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# Additional Aqueous Equilibria - PowerPoint PPT Presentation

Chapter 17. Additional Aqueous Equilibria. Lawrence J. Henderson 1878-1942. Discovered how acid-base equilibria are maintained in nature by carbonic acid/ bicarbonate system in the blood. Developed buffer equation. Karl A. Hasselbalch 1874-1962

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Presentation Transcript

Chapter 17

Lawrence J. Henderson

1878-1942.

Discovered how acid-base

equilibria are maintained

in nature by carbonic acid/

bicarbonate system in the

blood. Developed buffer

equation.

Karl A. Hasselbalch 1874-1962

Developed logarithmic form of buffer equation.

Use this “decision tree” to calculate pH

values of solutions of specific solutions.

• Is it pure water? If yes, pH = 7.00.
• Is it a strong acid? If yes, pH = -log[HZ]
• Is it a strong base? If yes, pOH = -log[MOH]
• or pOH = -log (2 x [M(OH)2])
• Is it a weak acid? If yes, use the relationship
• Ka = x2/(HZ – x), where x = [H+]
• Is it a weak base? If yes, use the relationship
• Kb = x2/(base – x), where x = [OH-]
• Is it a salt (MZ)? If yes, then decide if it is neutral, acid,
• or base; calculate its K value by the relationship
• KaKb = Kw, where Ka and Kb are for a conjugate system;
• then treat it as a weak acid or base.
• Is it a mixture of a weak acid and its weak conjugate base?
• It is a buffer; use the Buffer Equation.

Common Ion Effect

So far, we’ve looked at solutions of weak acids

and solutions of weak bases.

HX  H+ + X-

(described by Ka)

Weak acid equilibrium:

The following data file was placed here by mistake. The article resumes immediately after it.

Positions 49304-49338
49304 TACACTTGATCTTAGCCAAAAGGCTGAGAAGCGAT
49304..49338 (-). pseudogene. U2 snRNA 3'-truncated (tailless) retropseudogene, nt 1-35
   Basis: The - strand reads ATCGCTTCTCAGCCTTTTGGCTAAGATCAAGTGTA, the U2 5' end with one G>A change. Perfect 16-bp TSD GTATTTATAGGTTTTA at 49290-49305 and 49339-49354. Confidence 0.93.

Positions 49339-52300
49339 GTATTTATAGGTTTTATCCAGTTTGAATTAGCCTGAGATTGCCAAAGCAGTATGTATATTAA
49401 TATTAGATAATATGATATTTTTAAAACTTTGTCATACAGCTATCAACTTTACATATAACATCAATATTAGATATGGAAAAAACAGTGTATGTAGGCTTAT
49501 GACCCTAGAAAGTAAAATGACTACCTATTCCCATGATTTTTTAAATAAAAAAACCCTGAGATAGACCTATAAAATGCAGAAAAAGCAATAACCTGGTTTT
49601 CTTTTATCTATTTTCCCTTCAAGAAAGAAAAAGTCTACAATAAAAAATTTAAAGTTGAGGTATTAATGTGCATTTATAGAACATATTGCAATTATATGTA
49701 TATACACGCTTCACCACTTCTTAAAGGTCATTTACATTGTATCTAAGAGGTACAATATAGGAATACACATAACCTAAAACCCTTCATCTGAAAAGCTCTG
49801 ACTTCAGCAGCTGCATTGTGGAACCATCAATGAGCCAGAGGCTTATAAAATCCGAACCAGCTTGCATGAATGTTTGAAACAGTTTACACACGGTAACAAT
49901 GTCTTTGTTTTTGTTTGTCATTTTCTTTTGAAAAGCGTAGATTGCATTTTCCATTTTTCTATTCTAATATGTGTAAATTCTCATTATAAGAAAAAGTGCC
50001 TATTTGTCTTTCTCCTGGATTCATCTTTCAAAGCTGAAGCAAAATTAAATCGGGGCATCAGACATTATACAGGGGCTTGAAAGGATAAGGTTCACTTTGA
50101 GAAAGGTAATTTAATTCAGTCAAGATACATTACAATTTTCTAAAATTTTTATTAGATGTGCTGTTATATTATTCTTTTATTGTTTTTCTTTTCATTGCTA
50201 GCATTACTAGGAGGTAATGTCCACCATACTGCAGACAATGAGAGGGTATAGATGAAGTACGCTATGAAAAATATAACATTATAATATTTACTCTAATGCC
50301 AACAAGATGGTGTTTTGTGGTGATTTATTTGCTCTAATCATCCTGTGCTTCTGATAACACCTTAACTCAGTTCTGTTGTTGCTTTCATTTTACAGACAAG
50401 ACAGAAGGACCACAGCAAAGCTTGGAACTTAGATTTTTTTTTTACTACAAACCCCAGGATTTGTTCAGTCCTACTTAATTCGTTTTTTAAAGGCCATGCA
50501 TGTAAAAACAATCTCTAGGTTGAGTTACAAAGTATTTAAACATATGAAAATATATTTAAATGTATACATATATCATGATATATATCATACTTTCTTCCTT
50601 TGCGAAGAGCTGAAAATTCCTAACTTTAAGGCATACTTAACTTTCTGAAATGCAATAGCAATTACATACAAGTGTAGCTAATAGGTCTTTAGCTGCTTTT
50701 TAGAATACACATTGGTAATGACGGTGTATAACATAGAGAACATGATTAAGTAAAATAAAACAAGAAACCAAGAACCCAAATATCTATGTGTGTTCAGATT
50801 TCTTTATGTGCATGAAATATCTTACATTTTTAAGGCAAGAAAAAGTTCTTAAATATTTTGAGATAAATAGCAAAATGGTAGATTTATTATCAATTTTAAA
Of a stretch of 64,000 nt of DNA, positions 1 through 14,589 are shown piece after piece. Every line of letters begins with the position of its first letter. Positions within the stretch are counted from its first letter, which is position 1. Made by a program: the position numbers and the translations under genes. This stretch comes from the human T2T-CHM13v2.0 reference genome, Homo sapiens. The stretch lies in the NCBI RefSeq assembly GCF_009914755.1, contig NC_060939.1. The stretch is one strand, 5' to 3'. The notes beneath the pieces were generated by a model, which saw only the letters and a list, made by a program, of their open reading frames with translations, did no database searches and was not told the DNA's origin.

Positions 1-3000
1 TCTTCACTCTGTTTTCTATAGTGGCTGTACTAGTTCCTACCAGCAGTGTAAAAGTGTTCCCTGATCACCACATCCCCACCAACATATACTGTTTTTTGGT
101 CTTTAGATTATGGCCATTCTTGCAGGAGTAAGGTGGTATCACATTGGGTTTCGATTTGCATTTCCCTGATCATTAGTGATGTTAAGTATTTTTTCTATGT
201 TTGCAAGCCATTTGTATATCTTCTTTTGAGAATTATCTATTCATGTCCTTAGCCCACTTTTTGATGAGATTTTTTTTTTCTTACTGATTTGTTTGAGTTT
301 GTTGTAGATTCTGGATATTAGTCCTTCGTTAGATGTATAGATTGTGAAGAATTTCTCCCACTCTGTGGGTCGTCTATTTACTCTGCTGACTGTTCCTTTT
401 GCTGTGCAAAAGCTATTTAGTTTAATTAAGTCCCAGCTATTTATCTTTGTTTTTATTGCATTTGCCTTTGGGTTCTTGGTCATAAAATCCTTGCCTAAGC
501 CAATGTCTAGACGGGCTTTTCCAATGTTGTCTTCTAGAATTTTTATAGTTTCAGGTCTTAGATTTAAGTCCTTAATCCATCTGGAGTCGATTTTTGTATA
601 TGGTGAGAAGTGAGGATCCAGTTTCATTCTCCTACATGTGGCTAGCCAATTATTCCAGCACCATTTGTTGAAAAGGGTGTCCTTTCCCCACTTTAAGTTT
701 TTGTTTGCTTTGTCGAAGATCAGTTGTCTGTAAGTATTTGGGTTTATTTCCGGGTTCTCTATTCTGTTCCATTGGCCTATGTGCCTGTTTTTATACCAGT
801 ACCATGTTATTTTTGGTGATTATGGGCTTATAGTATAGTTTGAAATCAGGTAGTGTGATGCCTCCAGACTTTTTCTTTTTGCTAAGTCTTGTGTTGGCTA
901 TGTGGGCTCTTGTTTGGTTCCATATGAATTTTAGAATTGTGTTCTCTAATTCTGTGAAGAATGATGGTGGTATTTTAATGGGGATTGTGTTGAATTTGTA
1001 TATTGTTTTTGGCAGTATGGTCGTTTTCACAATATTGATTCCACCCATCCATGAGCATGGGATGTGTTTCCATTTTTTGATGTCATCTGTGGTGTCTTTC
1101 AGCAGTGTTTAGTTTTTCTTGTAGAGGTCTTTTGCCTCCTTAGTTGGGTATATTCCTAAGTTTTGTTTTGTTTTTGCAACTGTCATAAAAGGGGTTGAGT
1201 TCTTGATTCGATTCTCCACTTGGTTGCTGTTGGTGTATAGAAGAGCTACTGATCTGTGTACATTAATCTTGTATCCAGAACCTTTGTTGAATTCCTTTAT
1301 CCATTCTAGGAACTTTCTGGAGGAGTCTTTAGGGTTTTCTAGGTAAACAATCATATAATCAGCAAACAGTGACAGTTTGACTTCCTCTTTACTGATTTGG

(described by Kb)

Weak base equilibrium:

X- + H2O HX+ OH-

What if you had both HX and X- in the same solution?

This could be obtained by adding some Na+X- salt to a

solution of HX.

The result is called a buffered solution.

A buffered solution resists changes to pH when an acid or base is added.

Buffered Solutions

A buffer consists of a mixture of a weak acid (HX) and its conjugate base (X-).

An example of preparing a buffered solution: Add 0.10 mole of lactic acid (H-Z) and 0.14 mole of sodium lactate (Na-Z) to a liter of solution.

A buffer resists a change in pH when a small amount of OH- or H+ is added.

The reason the buffered solution resists pH change becomes clear when we remember LeChâtlier’s principle.

LeChâtlier says the above equation will (1) shift to the left if we add HCl or

(2) shift to the right if we add NaOH -- thus resisting a change in [H+]

[HX]

[H+][X-]

+

=

[

H

K

]

=

Ka

a

[X-]

[HX]

Buffered Solutions

We can predict the pH of a buffered solution:

Rearranging,

Taking –logs of both sides and rearranging:

or

Henderson-Hasselbalch equation

or Buffer equation

Buffered Solutions

What is the pH of a buffered solution of 0.2 M HF and 0.1 M NaF?

(buffer is weak acid HF and its conj. base (salt) F-)

Use:

pKa = -log Ka = -log(6.8 x 10-4) = 3.16

For HF,

So,

The H2CO3/HCO3- buffer in blood should be at a pH=7.40.

What must the [base]/[acid] ratio be to obtain this?

pKa = 6.37

For H2CO3 H+ + HCO3-

Ka = 4.3x10-7

Henderson-Hasselbalch:

Rearrange and solve for [base]/[acid]:

Adding strong acids and strong bases to buffers

Assume 1 L of a lactic acid/lactate buffer,

[HLac] = 0.061 M; and [Lac-1] = 0.079 M.

The pKa for lactic acid is 3.85.

The pH is pKa + log[(0.079)/(0.061)] = 3.96

Suppose you add 0.020 mol H+ (strong acid) to this buffer with no change in volume. Then, there will be a neutralization reaction between H+ and Lac-

H+ + Lac-  HLac

init.

0.020M

0.061M

0.079M

change

-0.020M -0.020M +0.020 M

0 0.059 M 0.081 M

after rxn

Henderson-Hasselbalch:

Adding strong acids and strong bases to buffers

Assume 1 L of the lactic acid/lactate buffer from earlier slide.

[HLac] = 0.061 M; and [Lac-1] = 0.079 M

The pKa for lactic acid is 3.85.

The pH is pKa + log[(0.079)/(0.061)] = 3.96

Suppose you add 0.020 mol OH- (strong base) to this buffer with no change in volume. Then, there will be a neutralization reaction between OH- and HLac

OH- + HLac Lac-

init.